Openly accusing a moderator of violating, repeatedly, the CoC is a serious accusation, and one which has yet to be proven, despite Cellio's repeated pleas in private emails and on meta to see the evidence.

29th October, 2019, Monica commented

  1. JL2210 I gave them a month and many overtures. They have refused to talk with me, have failed to even tell me what specifically they say I did, and have given me no path to resolving the ongoing defamation. I don't think it's twisting the knife to lay out the complaint and expected resolution clearly.

A moderator, even an appointed one who uses their real name, continues to possess statutory rights. Stack Exchange, for whom 568 moderators offer their services free of charge, should have a duty of care to protect the health and safety of these dedicated volunteers, it seems reasonable to surmise that SE is also legally obliged to respect the rights of their moderators, which would include not smearing their reputation on a website or reporting their real name to the press.

Because there is an contract agreement between the two parties–SE and moderators– this makes me wonder whether a US company has the duty to protect the privacy and identity of their volunteers who wish to remain anonymous online. What would happen if sensitive information were to be leaked or carelessly revealed by one or more of its employees to the press or on a public website? Could a moderator therefore seek legal counsel?

  • Does Stack Exchange have a legal responsibility to protect the rights of its moderators?
  • Does Stack Exchange have the responsibility to not violate the rights of its moderators?

ADDENDUM

November 4th, 2019

Unbeknownst to me, there appears to be a significant difference between an agreement and a contract. Although the two terms are sometimes used interchangeably, a written or verbal agreement is always informal, it does not require the services of a lawyer, and it cannot be enforced by the law whereas a contract (verbal or written) can only be prepared through law and legal means and is legally binding. However, an agreement (despite its name) can be considered a contract if the following criteria are met.

  1. Offer and Acceptance (the offer and the necessary condition before accepting)
  2. Mutual Consent (the parties are in agreement)
  3. Consideration (what is the value exchanged)
  4. Competence (the signees are adult and of sound mind)
  5. Legal Purpose (the offer and its acceptance must be legal)

For more details, see https://www.diffen.com/difference/Agreement_vs_Contract and https://www.marketing91.com/agreement-versus-contract/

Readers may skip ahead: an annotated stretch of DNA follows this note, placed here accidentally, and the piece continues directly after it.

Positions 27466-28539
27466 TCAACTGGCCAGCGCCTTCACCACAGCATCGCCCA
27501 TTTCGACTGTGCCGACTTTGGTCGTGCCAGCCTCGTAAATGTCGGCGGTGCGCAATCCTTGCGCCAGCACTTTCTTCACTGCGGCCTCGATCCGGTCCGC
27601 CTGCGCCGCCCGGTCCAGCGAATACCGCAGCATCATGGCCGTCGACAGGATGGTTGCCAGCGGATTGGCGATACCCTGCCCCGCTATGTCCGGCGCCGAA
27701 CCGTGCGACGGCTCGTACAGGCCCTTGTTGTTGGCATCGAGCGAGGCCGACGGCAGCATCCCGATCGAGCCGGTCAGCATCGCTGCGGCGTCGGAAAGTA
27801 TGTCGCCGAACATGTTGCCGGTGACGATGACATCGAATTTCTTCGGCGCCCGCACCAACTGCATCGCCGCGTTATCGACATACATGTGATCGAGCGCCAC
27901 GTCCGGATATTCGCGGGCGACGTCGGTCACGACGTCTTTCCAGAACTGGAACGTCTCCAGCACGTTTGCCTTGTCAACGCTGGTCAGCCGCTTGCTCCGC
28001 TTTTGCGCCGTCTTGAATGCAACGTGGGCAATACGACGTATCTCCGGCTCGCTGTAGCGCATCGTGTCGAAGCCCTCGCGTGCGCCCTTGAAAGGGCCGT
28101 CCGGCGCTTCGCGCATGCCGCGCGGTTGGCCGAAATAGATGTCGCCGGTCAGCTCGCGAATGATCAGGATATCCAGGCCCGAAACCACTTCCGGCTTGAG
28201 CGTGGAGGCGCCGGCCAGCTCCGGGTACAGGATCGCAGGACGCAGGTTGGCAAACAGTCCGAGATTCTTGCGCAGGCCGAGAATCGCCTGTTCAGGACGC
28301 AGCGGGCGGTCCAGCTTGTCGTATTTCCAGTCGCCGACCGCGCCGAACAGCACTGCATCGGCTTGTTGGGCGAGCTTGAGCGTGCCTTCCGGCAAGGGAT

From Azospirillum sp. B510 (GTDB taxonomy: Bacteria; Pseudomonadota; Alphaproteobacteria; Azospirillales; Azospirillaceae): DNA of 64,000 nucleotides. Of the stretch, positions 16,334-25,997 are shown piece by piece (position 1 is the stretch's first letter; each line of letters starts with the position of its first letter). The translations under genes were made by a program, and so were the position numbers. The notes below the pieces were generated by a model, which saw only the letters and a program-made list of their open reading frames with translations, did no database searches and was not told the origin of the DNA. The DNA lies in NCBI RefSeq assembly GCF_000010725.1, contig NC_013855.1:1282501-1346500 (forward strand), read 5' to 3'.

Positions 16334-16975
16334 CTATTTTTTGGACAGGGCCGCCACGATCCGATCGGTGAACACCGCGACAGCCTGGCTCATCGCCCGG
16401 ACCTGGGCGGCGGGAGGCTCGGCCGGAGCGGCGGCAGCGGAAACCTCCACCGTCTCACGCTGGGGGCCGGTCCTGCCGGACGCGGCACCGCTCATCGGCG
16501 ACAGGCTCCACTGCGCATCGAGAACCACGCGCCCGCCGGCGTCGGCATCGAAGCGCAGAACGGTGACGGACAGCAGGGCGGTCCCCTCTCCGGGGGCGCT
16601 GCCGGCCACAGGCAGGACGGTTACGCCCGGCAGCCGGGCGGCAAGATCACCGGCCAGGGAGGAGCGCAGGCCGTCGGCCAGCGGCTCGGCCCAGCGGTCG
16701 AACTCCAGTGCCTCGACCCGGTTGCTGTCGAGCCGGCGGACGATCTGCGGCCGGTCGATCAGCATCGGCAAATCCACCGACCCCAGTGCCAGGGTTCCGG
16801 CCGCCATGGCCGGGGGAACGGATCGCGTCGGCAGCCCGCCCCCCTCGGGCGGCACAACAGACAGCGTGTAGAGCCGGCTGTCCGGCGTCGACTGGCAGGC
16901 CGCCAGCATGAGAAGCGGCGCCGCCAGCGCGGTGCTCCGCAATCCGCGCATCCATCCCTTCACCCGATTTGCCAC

Many thanks to @Anne Daunted who prompted me to add the second question.

See also:
1. Is Stack Exchange in violation of New York labor law, in using volunteer moderators?
2. Why haven't the statements to the Register been retracted?
3. KorvinStarmast's answer on Allow Monica to have a structured conversation (à la mediation) with SE leadership

  • 24
    At least a legal responsibility to not violate the rights of its moderators. – Anne Daunted GoFundMonica Oct 30 at 13:57
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    @Atizs I'm not a member of LawSE but if you really don't want to see any more questions about demodded moderators, pronouns, the updated CoC, the LGBTQ+ community, coerced speech, deleted posts, etc. and the future of Stack Exchange then perhaps you could post a question on Meta making it into a feature Request. I think you might win some consensus :)). Meanwhile, this question is so far removed from being a duplicate of the one you suggested, I won't go into the trouble of editing to explain why, it's pretty self-evident. – Mari-Lou A Oct 30 at 14:55
  • 6
    I asked Mari to. If nothing else - this is actually something I felt should be brought up - in the broader sense of things and for SE to consider. Mari had a great point in comments elsewhere, and this is exactly why comments are terrible for anything important ;) – Journeyman Geek Oct 31 at 0:44
  • 1
    The question should specify a bit more what type of responsibility SE Inc. might or might not have? A legal one or a more moral one or something else? – Trilarion Nov 1 at 21:40
  • 3
    @Trilarion If I knew the answer, i.e. what type of responsibility, I'd probably write up an answer. – Mari-Lou A Nov 1 at 21:57
  • I think the moral responsibilty might be important and clearer. – Journeyman Geek Nov 1 at 22:42
  • 2
    @JourneymanGeek well, normally, something that is considered immoral is also illegal, so I'm not seeing why my saying "legal" or "responsibility" is a problem. Again, if I knew what type of responsibility SE had, I would be posting an answer by now. And no one is coming forward, which I find unusual, considering the hundreds of answers, many opinion-based, posted since September 29, 2019. – Mari-Lou A Nov 1 at 22:49
  • 1